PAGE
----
One-on-One with Jamaal Charles

If Texas can run the ball this season, Texas can run the table. As such, the Horns' championship aspirations rest as much on RB Jamaal Charles' shoulder pads as anyone else in the starting lineup. Inside Texas caught up with the junior running back.

"Doesn't anyone love me?" was Jamaal Charles' rhetorical question, as media members clamored around highly touted teammates QB Colt McCoy and SE Limas Sweed. It was intended as tongue-in-cheek, as Charles is certain to garner more than his share of attention in 2007. Fans who have not seen him since the Orange-White scrimmage will certainly notice that the Port Arthur product has added some beef to his 6-1 frame. He's listed by UT at 205 pounds, up from 190 last fall.

Charles was certainly not going to tip the hat in terms of revealing added wrinkles in the offense, but confirmed that coaches want him to emerge as more of a receiving threat this season.

"They've been throwing me the ball out of the backfield more this season than in the past years," Charles said. "That will help a lot if I can become a threat in the passing game."

Charles notched a career-best 72-yard TD catch in Texas' Alamo Bowl win over Iowa last December, the fourth-longest reception by a RB in program history. The third-quarter play gave Texas the lead for good in a tight 26-24 ballgame.

"That showed them that I've got speed out of the backfield," Charles added.

Charles has forged a bond with backup RB Chris Ogbonnaya, reporting that his understudy assisted him in the weight room during the off-season while he coached Ogbonnaya on ways to increase his speed. The two enjoy a friendly relationship off-the-field but, during camp, are determined to ensure there is no void in leadership on this year's offense.

"We don't have any (senior RBs) coming back," Charles said. "Chris and I are juniors, so we have to take over for the seniors. We have to step up and be leaders for the other young guys."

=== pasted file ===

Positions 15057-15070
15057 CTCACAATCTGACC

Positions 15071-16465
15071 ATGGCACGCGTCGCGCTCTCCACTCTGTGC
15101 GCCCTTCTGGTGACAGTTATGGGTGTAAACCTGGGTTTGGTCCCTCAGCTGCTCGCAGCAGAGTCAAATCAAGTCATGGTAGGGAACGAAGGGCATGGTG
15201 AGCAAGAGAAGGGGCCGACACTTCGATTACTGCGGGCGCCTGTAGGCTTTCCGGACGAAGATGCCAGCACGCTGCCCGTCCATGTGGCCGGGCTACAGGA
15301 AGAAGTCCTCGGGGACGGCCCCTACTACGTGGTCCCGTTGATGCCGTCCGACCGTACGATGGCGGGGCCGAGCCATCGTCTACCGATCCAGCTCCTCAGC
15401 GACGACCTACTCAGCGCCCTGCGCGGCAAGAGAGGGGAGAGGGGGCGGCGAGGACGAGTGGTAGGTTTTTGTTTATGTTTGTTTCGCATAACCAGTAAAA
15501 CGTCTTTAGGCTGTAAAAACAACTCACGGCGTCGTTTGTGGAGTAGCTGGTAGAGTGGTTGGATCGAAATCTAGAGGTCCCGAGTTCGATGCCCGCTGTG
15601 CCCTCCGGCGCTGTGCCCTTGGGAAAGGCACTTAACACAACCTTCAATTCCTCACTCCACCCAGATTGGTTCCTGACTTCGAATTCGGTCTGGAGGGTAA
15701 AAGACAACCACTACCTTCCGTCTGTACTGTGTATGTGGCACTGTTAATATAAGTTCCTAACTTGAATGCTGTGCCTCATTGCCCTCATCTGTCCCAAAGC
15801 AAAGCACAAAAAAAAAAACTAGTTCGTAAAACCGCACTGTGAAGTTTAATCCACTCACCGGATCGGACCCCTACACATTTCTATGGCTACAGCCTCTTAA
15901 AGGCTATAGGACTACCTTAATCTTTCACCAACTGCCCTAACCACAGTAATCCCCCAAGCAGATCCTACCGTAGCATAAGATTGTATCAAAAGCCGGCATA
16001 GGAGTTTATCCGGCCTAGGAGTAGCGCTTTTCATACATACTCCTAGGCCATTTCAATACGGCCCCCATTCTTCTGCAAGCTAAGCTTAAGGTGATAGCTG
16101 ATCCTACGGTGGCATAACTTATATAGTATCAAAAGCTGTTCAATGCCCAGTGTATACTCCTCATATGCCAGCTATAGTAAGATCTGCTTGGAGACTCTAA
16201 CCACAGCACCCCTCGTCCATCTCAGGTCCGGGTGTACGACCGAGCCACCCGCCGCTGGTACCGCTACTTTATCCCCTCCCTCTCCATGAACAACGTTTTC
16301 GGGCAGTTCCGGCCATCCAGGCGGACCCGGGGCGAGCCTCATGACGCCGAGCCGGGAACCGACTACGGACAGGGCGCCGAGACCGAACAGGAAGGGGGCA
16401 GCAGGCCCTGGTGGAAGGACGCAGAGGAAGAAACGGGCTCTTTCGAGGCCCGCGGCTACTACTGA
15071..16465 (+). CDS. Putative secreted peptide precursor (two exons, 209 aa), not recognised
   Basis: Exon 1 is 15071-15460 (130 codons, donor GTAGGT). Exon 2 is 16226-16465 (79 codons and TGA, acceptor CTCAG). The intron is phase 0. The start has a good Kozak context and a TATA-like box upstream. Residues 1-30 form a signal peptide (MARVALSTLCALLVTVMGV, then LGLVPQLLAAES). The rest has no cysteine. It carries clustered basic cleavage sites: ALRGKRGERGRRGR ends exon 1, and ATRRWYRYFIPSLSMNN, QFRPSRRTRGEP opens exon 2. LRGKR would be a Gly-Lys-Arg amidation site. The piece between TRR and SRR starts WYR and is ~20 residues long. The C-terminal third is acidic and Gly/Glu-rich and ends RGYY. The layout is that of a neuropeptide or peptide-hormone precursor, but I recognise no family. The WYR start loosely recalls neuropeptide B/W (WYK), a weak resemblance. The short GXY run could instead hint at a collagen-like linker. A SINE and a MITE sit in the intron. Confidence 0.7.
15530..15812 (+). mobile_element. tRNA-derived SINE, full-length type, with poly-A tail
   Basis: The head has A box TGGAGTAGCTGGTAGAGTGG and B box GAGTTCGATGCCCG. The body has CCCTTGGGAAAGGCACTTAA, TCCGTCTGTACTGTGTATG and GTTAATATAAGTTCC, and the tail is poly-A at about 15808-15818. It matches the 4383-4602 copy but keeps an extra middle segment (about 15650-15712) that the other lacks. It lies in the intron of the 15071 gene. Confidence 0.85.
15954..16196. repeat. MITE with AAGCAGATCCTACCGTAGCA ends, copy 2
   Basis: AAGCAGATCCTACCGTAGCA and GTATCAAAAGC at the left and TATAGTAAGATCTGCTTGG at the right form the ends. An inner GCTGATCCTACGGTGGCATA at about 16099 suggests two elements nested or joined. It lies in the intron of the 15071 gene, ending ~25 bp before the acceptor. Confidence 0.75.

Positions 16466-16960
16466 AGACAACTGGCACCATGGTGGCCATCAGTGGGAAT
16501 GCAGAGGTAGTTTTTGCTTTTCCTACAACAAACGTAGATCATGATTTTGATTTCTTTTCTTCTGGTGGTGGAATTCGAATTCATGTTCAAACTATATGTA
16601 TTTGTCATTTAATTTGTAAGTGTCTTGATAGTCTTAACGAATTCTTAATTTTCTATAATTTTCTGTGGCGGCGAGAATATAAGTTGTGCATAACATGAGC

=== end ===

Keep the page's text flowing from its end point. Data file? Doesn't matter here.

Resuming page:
Coaches have said Charles is typically a lead-by-example player, but Charles told Inside Texas that, now, he has made an effort to "teach them (backups) how to do the plays and how to run the plays, direct them, just putting a hand on them to tell them that they're doing good. I want them to know that if they didn't do good that it's going to be all right. I'm still on their side."

Obviously, Selvin Young has completed his eligibility and Henry Melton made the move to DE during the bowl season. Even so, the RB stable has been restocked with young talent. RS-freshman Vondrell McGee is one of those diminutive backs (5-10, 205) who knows he can get leverage on defensive fronts, who has the speed to pop outside but who says he loves to run the ball up the middle. True freshman Foswhitt Whittaker (5-10, 190) is an all-stater out of Pearland who enrolled early to log some PT this season. True freshman Cody Johnson (5-11, 240) is an all-stater from Waller, but is likely a redshirt candidate.

"I'm really happy with my running backs," Charles said. "I feel real comfortable with the group of running backs we have this year. Chris Ogbonnaya, Vondrell, all of them guys are coming along. They're doing really well. I'm proud of my running backs. I think they could step in if I go down. I know Vondrell can make a big gain in the running game."

Charles led the team with 831 rushing yards on 156 totes last season, but saw his average ypg dip from 7.4 to 5.3. There were times last season when coaches privately questioned Charles' physical toughness and ball security, but that seems like ancient history these days when Charles is touted as The Man in the Longhorn backfield. Currently, the only personal goals by which he measures success are the leadership he wants to convey as well as simply making it through the triple-digit heat of August Camp.

"I just want to get through two-a-days," he said. "After I get through two-a-days, I'll think about (statistical success) when we get to the first game."

The first scrimmage of the 2007 preseason is set for Wednesday.

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